Safe Work Australia urges caution on swimming pool chemical OHS

The following article is a news item provided for the benefit of members. Its content does not necessarily reflect the views of the Australian Institute of Health & Safety.
Thursday, 28 November, 2019 - 09:15
Policy & legislation
National News

Safe Work Australia recently released a new information sheet for storing swimming pool chemicals for small and medium businesses which do not have major chemical stores/expertise in managing the risks of chemical storage.

The resource expands on the information in Managing risks of storing chemicals in the workplace and provides information on how to manage health and safety risks associated with storing hazardous chemicals in the workplace.

Even when not in use, chemicals can still pose a risk, according to the information sheet.

Flammable and oxidising chemicals may cause or contribute to a fire, corrosive chemicals can injure people and damage property and structures they come into contact with, while toxic chemicals can poison people who are exposed to them.

Compressed gases can also suffocate or poison workers if they leak, and some chemicals are not compatible with one another.

When incompatible chemicals mix, the information sheet said they may ignite or explode; release toxic, flammable or corrosive gases, or corrode chemical containers, causing them to leak.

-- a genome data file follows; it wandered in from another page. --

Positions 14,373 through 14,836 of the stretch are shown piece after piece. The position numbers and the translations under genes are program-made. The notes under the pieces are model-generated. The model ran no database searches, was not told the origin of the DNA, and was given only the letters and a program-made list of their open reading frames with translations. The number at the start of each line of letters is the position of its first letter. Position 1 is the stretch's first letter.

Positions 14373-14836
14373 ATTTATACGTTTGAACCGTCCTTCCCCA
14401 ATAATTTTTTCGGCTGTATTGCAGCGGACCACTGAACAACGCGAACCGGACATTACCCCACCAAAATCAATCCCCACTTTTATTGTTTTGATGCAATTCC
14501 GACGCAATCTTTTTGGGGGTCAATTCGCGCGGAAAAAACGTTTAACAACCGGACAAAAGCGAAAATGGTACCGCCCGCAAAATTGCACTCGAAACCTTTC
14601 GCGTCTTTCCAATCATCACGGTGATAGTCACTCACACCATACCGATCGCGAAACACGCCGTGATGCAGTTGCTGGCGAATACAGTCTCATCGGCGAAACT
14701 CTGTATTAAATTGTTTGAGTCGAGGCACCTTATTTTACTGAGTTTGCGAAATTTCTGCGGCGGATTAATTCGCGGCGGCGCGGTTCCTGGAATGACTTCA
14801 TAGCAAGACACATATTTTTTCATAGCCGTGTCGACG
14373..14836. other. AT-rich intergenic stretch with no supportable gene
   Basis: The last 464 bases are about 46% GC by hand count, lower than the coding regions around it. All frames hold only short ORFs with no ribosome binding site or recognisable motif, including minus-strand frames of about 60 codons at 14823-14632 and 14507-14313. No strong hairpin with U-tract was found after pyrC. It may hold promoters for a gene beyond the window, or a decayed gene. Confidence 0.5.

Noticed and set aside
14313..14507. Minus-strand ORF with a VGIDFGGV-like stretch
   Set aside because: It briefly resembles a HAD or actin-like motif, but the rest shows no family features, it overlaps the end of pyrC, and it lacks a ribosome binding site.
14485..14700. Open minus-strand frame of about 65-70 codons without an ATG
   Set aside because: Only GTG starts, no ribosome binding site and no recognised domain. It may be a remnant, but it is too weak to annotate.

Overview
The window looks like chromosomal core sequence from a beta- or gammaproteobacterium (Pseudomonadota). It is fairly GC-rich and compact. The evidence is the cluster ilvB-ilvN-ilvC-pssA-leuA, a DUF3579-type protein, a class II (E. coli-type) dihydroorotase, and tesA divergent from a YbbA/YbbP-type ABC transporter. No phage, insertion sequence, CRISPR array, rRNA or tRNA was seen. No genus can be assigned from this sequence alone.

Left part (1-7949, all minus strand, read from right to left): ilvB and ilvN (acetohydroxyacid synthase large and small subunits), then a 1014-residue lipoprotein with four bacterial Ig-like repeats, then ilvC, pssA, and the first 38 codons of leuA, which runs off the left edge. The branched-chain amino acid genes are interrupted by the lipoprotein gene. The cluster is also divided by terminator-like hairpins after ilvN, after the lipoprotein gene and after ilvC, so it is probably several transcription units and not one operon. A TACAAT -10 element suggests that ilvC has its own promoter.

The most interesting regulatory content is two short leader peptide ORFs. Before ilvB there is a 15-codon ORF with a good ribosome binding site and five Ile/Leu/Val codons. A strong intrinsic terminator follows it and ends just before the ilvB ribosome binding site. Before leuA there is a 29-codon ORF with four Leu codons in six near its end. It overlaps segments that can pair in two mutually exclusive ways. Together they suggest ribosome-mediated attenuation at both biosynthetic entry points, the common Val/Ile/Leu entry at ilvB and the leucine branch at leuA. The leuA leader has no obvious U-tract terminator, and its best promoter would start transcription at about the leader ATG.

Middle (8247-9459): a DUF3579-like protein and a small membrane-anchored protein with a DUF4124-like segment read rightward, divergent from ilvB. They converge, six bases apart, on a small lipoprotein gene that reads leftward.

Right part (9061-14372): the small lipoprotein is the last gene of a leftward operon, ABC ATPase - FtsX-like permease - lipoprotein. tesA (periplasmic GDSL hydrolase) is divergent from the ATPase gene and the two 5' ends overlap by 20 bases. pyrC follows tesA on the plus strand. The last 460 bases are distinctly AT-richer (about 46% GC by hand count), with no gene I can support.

As such, it is important to identify which chemicals are incompatible and ensure that hazardous chemicals are stored safely in a way that minimises the chance of any incidents and reactions, and reduces the chance that stored chemicals will contribute to or worsen an incident.

The information sheet suggested managing the risks associated with storing hazardous chemicals by following a systematic process to:

  • Identify hazards – find out what could cause harm.
  • Assess risks, if necessary – understand the nature of the harm that could be caused by the hazard, how serious the harm could be and the likelihood of it happening. This step may not be necessary if you are dealing with a known risk with known controls.
  • Eliminate risks so far as is reasonably practicable.
  • Control risks – if it is not practical to eliminate the risk, implement control measures in accordance with the hierarchy of control measures (as described in section 4.1).
  • Review and maintain control measures to ensure they are working as planned.


Further guidance on the risk management process is in the Model Code of Practice: Managing risks of hazardous chemicals in the workplace.